A Pizzeria Bomb Blast

This time, the bombers were being watched. In spite of the Sunday-brunch crowd thronging St. Elmo's, a pizzeria on Cape Town's trendy Camp's Bay seafront, a waitress noticed when two couples left a black bag under their table. As the diners crossed the street to their car, she picked up the bag and was surprised at its weight. She called over another waitress, who unzipped the bag. "We saw a cell phone and the gas canister," the witness told reporters from her hospital bed. "We screamed, 'A bomb!' and threw it away. That's the last thing I remember."

It wasn't the right way to handle a bomb. "The rule is, do not touch a suspicious article," a police expert lectured to a group of nightclub and restaurant owners last week. That was only the start of a public-awareness and security drive that could again make metal detectors and police roadblocks routine in Africa's most laid-back tourist mecca. The blast, which followed the bombing of a gay club earlier in November and seven other such attacks over the last 18 months, injured 48 people and deflated police claims to have crushed urban terrorism in the city. The attacks raised fears that radicals may be intent on spoiling what promised to be a record-setting tourist season. It was the first assault on a family restaurant, and officials were blunt about the danger. "People will take advantage" of the festive season, said Police Director Simon Mpembe, to "tackle the economy of this country."

No one took responsibility for the blast, but that didn't stop officials from accusing local Islamic fundamentalists. Safety and Security Minister Steve Tshwete said a "well-known" Cape Town organization was to blame, and suggested the motive was to disrupt a weeklong Parliament of the World's Religions, a symposium of thousands of religious representatives, in the city. During the convention's opening ceremonies, Muslim demonstrators waved signs alleging that the conference was riddled with "Satanists" and that the Chicago-based sponsoring group, the World Council of Religions, is a front for the United States and Israel. Tshwete's provincial counterpart noted that the blast followed the murder conviction of a member of People Against Gangsterism and Drugs, an Islamist group whose armed wing was implicated in a string of bombings and assassinations last year. The group's spokesmen denied involvement in all of the attacks.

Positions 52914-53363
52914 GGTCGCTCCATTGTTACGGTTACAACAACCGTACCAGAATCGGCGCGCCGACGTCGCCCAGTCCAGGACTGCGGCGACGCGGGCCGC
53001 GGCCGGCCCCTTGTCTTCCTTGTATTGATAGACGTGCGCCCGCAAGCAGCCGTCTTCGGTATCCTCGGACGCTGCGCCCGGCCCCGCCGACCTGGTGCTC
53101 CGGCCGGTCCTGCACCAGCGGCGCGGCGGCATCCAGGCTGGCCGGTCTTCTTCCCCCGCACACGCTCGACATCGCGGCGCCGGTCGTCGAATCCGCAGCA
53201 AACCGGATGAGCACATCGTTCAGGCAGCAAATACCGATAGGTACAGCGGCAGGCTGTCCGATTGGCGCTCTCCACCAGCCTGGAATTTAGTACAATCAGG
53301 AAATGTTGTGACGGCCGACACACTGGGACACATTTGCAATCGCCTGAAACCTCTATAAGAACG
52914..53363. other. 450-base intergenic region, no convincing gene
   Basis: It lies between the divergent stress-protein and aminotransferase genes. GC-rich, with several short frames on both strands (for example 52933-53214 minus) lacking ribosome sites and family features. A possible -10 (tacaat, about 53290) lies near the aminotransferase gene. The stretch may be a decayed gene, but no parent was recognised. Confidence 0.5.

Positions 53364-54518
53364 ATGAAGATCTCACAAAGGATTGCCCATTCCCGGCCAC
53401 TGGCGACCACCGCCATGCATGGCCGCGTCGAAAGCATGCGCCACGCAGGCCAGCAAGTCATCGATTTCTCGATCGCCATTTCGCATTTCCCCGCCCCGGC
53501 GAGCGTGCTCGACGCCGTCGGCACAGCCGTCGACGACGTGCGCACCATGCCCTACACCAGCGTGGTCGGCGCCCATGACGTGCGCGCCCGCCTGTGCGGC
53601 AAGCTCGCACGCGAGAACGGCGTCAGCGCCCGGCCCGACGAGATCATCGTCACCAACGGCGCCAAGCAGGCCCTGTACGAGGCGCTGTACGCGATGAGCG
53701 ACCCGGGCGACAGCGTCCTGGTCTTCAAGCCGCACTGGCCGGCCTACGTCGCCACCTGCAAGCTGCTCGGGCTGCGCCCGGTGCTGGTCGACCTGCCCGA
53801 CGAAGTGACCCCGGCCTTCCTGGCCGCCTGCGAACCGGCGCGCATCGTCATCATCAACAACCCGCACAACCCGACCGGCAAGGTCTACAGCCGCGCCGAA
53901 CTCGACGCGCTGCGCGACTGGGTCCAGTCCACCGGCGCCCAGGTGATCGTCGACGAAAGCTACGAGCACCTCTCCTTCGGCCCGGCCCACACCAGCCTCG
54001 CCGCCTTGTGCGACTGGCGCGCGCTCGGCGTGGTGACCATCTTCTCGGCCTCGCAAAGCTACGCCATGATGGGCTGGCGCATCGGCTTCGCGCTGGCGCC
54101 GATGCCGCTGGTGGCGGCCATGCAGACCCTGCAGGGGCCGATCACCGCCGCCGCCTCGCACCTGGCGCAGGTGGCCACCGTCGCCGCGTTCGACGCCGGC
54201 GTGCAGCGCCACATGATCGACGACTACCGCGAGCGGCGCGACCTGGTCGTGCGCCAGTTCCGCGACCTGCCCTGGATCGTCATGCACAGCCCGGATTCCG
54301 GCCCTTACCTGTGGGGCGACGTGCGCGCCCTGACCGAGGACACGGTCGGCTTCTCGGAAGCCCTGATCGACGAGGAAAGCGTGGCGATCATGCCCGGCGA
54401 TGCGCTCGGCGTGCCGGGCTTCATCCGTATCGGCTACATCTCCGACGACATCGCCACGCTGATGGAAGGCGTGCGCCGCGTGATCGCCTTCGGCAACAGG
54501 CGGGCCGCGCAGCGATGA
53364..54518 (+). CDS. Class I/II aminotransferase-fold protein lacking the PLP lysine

Experts say the South African Islamists have retrenched following a year-old police crackdown. Allegedly funded by Iran and trained in Lebanon and Afghanistan, radicals now are organized in cells of from five to seven members, said Peter Gastrow, a director of South Africa's private Institute of Security Studies. "There are some very intelligent people at the top who couldn't care less if the entire ANC government wants to wring their necks," he said. Police said they would step up random searches of motorists and pedestrians. Lawmakers spoke of enacting anti-terror measures that would remove a suspect's right to remain silent and lengthen the period police can hold suspects without trial. Such a move would represent a sad concession for former guerrillas who suffered police repression, then enacted the world's most liberal Constitution. It's now their turn to take off the gloves.